The controlling legal issue requires interpretation of the term "two-family or three-family" house as used in the Act. Section 3 of the Act broadly delineates the scope of the statute's coverage by making all "rental units" [Note 2] subject to rent control but
excepts therefrom "the rental unit or units in an owner-occupied two-family or three-family house." What constitutes a "two-family" or "three-family" house, however, is not defined in the Act. Nor has the term been the subject of discussion in the limited number of decisions which have examined the Act and similar rent control statutes. The board argues that the word "family" has essentially the same meaning as "unit," and that the Act exempts from rent control only owner-occupied houses in which there are two or three actual dwelling units irrespective of how many families may be living in the property. Martin, on the other hand, contends that the word "family" should be interpreted literally and that, if only two or three families live in the property, the property is a two-family or three-family house for purposes of the exemption.
We start with the statement of two general principles which apply to the problem. First, in ascertaining the meaning of statutory language, we usually look to the words themselves, defining them in keeping with their common usage and ordinary meaning, and construing them wherever possible to promote the object to be accomplished by the statute. See Nantucket Conservation Foundation, Inc. v. Russell Management, Inc., 380 Mass. 212 , 214 (1980); Worcester Vocational Teachers Assn. v. Worcester, 13 Mass. App. Ct. 1 , 7-8 (1982). Second, an exception from the coverage of a statute is ordinarily to be construed narrowly so as to prevent the purposes of the statute from being rendered ineffective. See Opinion of the Justices, 254 Mass. 617 , 620 (1926); Loyal Protective Life Ins. Co. v. Massachusetts Indem. & Life Ins. Co., 362 Mass. 484 , 493 (1972); Department of Environmental Quality Engr. v. Hingham, 15 Mass. App. Ct. 409 , 411 (1983).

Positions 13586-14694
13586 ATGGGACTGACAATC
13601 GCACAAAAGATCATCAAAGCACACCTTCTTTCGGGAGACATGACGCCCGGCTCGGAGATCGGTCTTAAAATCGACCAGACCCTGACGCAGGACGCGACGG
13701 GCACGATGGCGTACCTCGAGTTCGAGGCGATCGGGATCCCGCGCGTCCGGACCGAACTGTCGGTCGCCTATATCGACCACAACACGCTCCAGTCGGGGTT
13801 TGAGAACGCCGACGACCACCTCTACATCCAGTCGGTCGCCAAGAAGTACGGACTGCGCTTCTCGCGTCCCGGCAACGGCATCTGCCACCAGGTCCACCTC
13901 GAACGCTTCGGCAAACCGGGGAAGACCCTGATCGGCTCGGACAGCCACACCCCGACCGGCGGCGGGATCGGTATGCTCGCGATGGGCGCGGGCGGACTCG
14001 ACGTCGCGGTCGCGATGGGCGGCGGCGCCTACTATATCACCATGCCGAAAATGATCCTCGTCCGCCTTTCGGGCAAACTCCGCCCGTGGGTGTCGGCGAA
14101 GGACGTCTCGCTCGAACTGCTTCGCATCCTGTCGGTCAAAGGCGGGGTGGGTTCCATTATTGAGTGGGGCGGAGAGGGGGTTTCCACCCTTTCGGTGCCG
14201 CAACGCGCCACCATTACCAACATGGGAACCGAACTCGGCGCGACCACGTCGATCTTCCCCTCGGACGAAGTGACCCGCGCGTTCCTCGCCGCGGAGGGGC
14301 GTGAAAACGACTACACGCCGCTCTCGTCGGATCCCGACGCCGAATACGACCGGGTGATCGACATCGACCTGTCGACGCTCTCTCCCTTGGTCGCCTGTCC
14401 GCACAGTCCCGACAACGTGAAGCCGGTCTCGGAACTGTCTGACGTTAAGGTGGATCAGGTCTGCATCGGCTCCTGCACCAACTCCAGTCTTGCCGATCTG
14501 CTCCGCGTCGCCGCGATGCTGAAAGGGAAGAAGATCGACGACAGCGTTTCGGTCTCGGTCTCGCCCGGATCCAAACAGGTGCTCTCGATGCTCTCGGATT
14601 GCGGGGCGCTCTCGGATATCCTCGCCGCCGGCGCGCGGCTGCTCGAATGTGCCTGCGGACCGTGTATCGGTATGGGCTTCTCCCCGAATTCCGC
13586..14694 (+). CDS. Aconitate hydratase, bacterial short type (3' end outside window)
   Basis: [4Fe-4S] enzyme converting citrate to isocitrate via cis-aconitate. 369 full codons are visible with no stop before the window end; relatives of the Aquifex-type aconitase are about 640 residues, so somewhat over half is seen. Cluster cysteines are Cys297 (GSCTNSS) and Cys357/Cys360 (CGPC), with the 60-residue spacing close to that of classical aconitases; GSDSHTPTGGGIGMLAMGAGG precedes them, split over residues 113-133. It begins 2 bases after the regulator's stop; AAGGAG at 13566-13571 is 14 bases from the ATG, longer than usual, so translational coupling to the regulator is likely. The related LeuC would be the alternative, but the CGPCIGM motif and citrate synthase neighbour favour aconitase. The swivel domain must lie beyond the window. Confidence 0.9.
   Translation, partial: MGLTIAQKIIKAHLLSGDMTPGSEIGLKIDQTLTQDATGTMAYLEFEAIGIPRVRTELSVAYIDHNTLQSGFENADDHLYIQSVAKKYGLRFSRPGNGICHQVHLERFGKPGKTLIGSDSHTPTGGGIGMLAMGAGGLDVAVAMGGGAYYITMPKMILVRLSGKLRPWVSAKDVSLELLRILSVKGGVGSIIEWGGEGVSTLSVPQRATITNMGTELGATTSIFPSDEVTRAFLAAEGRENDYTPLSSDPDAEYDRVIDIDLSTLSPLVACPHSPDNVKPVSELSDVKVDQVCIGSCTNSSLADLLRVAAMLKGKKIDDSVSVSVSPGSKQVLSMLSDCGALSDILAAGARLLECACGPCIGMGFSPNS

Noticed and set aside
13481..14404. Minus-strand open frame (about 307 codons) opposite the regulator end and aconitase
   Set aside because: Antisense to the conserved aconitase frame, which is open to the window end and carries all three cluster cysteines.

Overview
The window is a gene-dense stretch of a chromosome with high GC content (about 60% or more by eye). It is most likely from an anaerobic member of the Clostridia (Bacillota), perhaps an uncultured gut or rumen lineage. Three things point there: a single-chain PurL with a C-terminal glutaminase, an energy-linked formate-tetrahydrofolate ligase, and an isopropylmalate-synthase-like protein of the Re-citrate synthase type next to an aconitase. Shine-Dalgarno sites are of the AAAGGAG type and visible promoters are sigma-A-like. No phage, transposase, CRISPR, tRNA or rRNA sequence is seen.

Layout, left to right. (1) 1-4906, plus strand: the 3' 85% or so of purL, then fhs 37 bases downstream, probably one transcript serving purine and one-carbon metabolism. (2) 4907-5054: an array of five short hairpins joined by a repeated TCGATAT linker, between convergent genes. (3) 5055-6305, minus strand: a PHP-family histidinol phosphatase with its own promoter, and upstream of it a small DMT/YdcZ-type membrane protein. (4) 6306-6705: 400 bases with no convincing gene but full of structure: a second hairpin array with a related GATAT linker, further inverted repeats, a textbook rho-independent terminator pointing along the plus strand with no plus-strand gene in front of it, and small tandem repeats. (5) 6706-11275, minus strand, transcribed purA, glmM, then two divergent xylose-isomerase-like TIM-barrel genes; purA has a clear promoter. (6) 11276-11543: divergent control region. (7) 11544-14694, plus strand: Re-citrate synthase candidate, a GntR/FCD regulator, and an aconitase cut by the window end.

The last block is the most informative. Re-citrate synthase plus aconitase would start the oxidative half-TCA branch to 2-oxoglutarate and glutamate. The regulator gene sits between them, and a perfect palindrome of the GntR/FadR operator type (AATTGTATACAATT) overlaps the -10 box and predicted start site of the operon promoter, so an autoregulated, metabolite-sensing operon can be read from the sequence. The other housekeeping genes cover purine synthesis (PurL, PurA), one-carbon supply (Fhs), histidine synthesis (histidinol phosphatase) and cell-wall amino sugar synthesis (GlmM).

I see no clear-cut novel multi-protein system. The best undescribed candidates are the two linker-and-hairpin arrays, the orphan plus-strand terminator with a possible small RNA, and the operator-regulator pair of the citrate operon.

Applying these principles, we conclude that the board's construction is correct. The term "two-family or three-family" house, as used in the Act, denotes a certain type of structure which is designed to be lived in by two or three families. So viewed, the term refers to the physical characteristics of the
structure, not to the relationships of the persons who may occupy it. Supporting this interpretation is the common usage and ordinary meaning of the term "two-family." A "two-family" house is defined in Webster's Third New Intl. Dictionary 2474 (1971), as "a house divided either vertically and designed for two families living side by side but separated by a party wall or horizontally and designed for two families occupying separate apartments one above the other" (emphasis supplied). The State Building Code uses a similar definition. [Note 3]